From October, households will see their standing charges cut by 25 per cent, equivalent to a reduction of about pounds 8.30 on a typical annual bill. This, with price cuts for businesses from next April, will cost pounds 20m a year.
The move follows the announcement by Anglian Water on Monday of a rebate of up to pounds 6 per customer at a cost of pounds 12m. But Thames Water yesterday said no rebate was needed as its charges are amongst the lowest in the country.
City analysts said Seeboard's rebate had angered other electricity companies, which may now feel pressure to follow suit. The company rejected allegations that it was trying to pre-empt a review of electricity distribution prices by Offer, the electricity regulator, which is within weeks of announcing new controls on bills.
Seeboard declined to comment on how much it would accept in price cuts by Offer above the measures revealed yesterday. But it warned that if Offer's new regime favoured some regional companies over others, it may go to the Monopolies and Mergers Commission.
Seeboard's package includes an extra 4p dividend for shareholders in each of the next four years, costing pounds 10m a year. The company is also promising a one-off payment of pounds 25 per customer in the event of the sale of the National Grid Company - expected later this year - which is owned by the 12 regional electricity firms.
Sir Keith Stuart, Seeboard's chairman, said the package was made possible by past efficiency gains. The company has cut 2,000 jobs since privatisation and up to 450 more will go over the next three years, Sir Keith said.
"Taking all these measures into account, together with the action Seeboard has taken in previous years to reduce prices, there can be no doubt that our customers have gained real benefits from the privatisation of the industry and our improved efficiency."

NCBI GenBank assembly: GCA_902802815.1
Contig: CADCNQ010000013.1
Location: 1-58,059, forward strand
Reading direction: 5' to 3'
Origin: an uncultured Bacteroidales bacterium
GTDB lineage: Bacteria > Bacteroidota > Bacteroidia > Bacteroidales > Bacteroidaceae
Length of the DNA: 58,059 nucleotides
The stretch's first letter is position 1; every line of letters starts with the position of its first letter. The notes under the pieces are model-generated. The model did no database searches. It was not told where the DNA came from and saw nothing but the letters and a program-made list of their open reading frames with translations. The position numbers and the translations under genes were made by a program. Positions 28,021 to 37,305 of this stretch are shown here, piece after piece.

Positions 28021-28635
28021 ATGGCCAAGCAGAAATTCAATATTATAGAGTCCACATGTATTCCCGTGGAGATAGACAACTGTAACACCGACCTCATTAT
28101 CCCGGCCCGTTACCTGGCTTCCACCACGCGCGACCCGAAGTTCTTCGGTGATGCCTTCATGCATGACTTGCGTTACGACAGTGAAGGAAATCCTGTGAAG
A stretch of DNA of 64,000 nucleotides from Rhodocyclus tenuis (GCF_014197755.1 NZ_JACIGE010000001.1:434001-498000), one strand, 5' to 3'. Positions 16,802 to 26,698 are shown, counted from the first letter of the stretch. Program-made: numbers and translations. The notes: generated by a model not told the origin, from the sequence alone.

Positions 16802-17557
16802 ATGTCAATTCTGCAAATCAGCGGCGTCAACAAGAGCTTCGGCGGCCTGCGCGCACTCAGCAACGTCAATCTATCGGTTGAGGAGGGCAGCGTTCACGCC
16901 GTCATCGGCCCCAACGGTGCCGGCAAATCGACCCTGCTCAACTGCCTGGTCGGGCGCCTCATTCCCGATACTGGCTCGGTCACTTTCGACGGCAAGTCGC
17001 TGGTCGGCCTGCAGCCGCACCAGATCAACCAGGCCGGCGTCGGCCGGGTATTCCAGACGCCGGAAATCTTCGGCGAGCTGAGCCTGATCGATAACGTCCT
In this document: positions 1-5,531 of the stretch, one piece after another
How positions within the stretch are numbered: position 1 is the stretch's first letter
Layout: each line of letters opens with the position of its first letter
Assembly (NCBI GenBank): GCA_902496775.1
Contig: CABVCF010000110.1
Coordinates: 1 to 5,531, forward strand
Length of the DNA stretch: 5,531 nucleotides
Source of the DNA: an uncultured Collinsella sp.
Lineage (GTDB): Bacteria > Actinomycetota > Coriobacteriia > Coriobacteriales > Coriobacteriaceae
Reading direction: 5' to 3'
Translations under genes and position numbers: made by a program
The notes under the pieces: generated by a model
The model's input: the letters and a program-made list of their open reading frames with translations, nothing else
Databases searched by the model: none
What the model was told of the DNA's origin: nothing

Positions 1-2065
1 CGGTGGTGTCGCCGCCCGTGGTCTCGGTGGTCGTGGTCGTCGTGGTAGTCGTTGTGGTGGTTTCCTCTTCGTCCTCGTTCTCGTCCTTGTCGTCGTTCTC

He was speaking as Seeboard announced an 18 per cent increase in underlying pre-tax profits to pounds 154.8m in the year to 31 March before charging pounds 12.8m for repurchase of Government debt. Dividends rose by 23 per cent to 14.5p and underlying earnings per share increased by 23 per cent to 46.6p.
The company also revealed plans to seek power at the annual general meeting to buy back up to 14.7 per cent of its shares in addition to the 5.3 per cent purchased in 1994-95.
Seeboard has already said it will use the AGM to seek to change the articles of association which prohibit any shareholder owning 15 per cent or more of the stock.
The articles can be changed following the expiry of the Government's golden share in March.
Sir Keith also said that any share options awarded to directors in future would be exercisable only if the company's share price performance was maintained in the top third of the 12 regional firms for three years and the price for domestic customers was consistently in the lowest third. Sir Keith pointed out that Seeboard pays no bonuses.
Separately, Nuclear Electric said yesterday the Government's plans to sell a large part of the nuclear industry next summer were "just about feasible". The company said it trimmed losses to pounds 33m last year from pounds 401m in the previous year. With the help of the nuclear subsidy, raised through a levy on electricity bills, the company improved operating profit by 53 per cent to pounds 1.2bn. What it means for customers and investors For 1.95 million domestic customers pounds 8.36 a year For 200,000 small shareholders with pounds 8 a year an average of 200 shares eachReuse content